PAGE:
Galwan Valley: What is its strategic importance for India, China?
The showdown in Galwan Valley has angered India, for the sheer brutality with which Indian soldiers were attacked; piqued global interest, as two nuclear-armed neighbors have escalated tensions; and sparked a narrative war. The martyrdom of 20 soldiers reminded Indians of the long-forgotten tussle with China, dating back to the 1960s. As Galwan Valley hoards limelight, let's tell you about its importance.
Located about 17,000 feet above sea-level, Galwan Valley is mired by extreme weather conditions and sub-zero temperatures. The area also ensconces Galwan River, which originates from Aksai Chin and meets Shyok River, an important tributary of the Indus River. Aksai Chin is essentially an Indian territory but is administered by China. Notably, LAC is clearly defined (and accepted) by both countries at Galwan Valley.
Interestingly, the 80-km long Galwan River is named after an adventurer from Ladakh, who helped many European explorers in the 19th century. He was a crucial figure in the Great Game, the name given to Britain and Russia's military and diplomatic confrontation. Ghulam is believed to have helped Britishers navigate the tough terrain at a time when Russia was keen for expansion towards Tibet.
As is known, the Indo-China conflict isn't new. In fact, before the 1962 war, the Valley became a flashpoint after China constructed a road between Xinjiang and Tibet, without India's consent. The highway is now known as G219. After building the road, the Chinese lay a claim to the area, first in 1959, and then in 1962. The second claim included parts of Eastern Ladakh.
Perhaps aware of the Chinese intention, India's first Prime Minister, Pandit Jawaharlal Nehru, agreed on the plan to fortify Galwan Valley. In response, China took to force. On July 6, 1962, China surrounded a Gorkha Regiment in the area, cutting their ties with Samzungling posts in the lower altitudes. After the end of the war, China occupied more land than its earlier claims.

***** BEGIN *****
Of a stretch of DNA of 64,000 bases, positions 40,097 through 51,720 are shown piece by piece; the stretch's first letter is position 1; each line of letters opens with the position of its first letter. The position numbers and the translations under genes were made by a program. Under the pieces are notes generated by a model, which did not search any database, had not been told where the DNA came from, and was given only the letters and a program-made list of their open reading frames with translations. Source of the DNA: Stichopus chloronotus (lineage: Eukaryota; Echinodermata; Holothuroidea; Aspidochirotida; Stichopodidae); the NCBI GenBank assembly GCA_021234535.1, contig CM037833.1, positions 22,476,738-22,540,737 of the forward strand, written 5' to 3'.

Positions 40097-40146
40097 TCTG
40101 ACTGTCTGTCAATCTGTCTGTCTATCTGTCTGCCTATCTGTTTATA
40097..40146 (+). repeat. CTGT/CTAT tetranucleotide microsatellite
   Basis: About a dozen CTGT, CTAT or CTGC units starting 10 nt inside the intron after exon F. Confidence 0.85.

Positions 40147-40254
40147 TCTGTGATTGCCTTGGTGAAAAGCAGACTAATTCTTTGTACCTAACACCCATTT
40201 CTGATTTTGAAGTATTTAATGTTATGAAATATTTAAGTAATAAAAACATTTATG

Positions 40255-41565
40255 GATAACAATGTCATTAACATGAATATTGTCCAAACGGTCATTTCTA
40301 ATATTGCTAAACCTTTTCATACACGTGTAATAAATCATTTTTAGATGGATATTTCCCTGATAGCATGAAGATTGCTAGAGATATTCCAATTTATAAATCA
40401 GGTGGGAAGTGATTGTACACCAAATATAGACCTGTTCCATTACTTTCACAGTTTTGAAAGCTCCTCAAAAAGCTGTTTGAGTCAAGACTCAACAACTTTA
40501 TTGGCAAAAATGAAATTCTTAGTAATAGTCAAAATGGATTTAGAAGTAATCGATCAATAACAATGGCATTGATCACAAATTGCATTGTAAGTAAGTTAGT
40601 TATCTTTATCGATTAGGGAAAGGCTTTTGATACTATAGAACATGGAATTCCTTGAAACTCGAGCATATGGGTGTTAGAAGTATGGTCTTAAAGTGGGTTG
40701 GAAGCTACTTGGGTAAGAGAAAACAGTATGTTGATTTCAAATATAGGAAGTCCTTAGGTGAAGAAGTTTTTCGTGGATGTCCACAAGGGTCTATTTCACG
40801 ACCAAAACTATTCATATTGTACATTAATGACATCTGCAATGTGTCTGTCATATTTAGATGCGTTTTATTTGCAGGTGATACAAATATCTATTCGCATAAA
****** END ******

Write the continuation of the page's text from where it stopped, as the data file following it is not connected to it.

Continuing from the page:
While its army attempted to corner India, China cried victim through letters. On July 23, 1962, Peking (which later became Beijing), claimed Indian soldiers crossed over and fired. It also said bloodbath was avoided due to Chinese "self-restraint". Thereafter, India replied on July 26 that China was misinformed. It had been taking an aggressive stand, Delhi told China in a more diplomatic language.
Diplomatic communication notwithstanding, the tensions continued. On October 4, according to Shiv Kunal Verma's book 1962: The War that Wasn't, 5 Jat's Alpha company under Major SS Hasabnis were flown to the post, to relieve the Gorkhas, stationed there for weeks. Shockingly, on October 20, the Chinese opened fire indiscriminately, killing more than 36 Indians, and taking an injured Hasabnis prisoner. War had officially started.
Now, the latest escalation was sparked by India's infrastructure push. Over a decade ago, the Border Roads Organization (BRO) started work on a road connecting Daulat Beg Oldi (DBO) with Darbuk and other Leh roads. The DBO is the north-eastern part of Ladakh, which also marks Indian presence in Aksai Chin region. The Chinese opposed this, foreseeing India's upper-hand if a conflict arises.
This particular road runs parallel to LAC and extends to Karakoram Pass' base. The biggest advantage is that it will reduce travel time from two and a half days to merely 5-6 hours, between Leh and DBO. Meanwhile, China also constructed a complicated road till the middle of Galwan Valley, extending it close to LAC. Small posts were created as well.
The relations nosedived in May this year, when India continued with the project, ignoring China's protests. Moreover, on the bridge over the Galwan nallah, the construction picked up the pace. To diffuse tensions, both the armies spoke on disengagement on June 6. It was concluded that the Chinese would retreat, but they attacked Indian troops instead. The country lost 20 bravehearts to mindless violence.
The 1996 and 2005 agreements, as External Affairs Minister S Jaishankar pointed out in a tweet, specify that firearms can't be used in a clash. Hence, soldiers indulged in hand-to-hand combat, where the Chinese used wooden logs pierced with nails, rocks covered with barbed wires, and boulders. They also threw Indian soldiers into the icy-cold river. Some had to be fished out.
While news channels are blaring with a call for revenge, India took a calculated approach. It launched talks at several levels. Meanwhile, veterans of the 1962 war suggested carefulness. Air Marshal BD Jayal (retired) said China sees itself as a superpower, wanting to suppress India. And Havildar Karan Singh opined China can't be trusted ever. So, will India finally rein in the dragon?